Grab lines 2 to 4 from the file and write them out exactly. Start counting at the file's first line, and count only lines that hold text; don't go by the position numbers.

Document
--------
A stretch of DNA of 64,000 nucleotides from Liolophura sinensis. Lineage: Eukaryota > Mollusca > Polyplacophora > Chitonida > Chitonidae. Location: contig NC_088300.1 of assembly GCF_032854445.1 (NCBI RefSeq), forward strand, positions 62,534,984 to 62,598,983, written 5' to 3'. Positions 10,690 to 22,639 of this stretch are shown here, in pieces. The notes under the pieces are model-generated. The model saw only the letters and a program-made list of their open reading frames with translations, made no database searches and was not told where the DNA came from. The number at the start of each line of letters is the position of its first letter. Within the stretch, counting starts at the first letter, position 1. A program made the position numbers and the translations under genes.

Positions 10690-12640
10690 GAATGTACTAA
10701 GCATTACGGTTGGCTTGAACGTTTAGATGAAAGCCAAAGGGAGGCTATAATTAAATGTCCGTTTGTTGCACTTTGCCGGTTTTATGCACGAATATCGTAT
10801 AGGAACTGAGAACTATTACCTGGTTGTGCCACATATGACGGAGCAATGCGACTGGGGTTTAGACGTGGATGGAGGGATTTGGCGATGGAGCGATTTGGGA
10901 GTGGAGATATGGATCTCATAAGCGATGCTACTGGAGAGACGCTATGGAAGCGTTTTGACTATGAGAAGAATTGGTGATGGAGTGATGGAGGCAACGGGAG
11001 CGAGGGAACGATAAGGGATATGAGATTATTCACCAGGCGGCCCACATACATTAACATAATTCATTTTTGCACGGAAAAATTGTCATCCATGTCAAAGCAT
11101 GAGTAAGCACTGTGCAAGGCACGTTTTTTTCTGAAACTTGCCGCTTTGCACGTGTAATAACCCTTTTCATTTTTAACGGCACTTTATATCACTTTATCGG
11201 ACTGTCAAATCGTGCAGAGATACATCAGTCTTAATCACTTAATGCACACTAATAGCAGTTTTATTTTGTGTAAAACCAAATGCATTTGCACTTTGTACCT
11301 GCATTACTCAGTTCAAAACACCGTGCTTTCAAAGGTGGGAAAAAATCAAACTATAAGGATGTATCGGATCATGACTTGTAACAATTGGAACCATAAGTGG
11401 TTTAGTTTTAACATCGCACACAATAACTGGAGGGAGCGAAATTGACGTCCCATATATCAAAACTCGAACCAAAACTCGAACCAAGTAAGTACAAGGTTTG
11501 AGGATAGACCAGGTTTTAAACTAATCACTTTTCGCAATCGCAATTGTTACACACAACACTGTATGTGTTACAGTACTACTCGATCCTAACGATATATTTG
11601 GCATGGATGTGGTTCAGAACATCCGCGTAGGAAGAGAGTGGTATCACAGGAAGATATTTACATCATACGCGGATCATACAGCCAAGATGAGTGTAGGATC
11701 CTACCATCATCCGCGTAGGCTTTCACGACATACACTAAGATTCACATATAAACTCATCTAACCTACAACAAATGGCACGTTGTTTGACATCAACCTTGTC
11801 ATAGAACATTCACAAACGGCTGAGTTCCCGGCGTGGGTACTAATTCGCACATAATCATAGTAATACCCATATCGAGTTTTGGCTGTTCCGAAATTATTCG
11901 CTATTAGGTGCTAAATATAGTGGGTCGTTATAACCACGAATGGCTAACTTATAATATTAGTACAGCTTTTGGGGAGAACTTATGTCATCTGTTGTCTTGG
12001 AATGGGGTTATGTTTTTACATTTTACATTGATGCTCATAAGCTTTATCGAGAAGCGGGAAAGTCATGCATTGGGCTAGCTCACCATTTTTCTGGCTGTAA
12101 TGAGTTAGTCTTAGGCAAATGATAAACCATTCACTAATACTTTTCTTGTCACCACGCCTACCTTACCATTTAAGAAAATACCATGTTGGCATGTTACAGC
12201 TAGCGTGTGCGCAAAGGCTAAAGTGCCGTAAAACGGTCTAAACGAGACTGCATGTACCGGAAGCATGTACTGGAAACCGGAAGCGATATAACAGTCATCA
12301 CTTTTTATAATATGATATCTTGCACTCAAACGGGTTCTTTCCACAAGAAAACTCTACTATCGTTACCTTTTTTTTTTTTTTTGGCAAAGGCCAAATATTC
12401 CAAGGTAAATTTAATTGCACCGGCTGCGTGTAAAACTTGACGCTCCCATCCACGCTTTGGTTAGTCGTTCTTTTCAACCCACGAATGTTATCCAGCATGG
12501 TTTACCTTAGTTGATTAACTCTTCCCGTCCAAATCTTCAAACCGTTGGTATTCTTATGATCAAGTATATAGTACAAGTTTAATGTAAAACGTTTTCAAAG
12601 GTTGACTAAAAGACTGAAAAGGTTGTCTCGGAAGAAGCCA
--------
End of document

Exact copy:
Positions 10690-12640
10690 GAATGTACTAA
10701 GCATTACGGTTGGCTTGAACGTTTAGATGAAAGCCAAAGGGAGGCTATAATTAAATGTCCGTTTGTTGCACTTTGCCGGTTTTATGCACGAATATCGTAT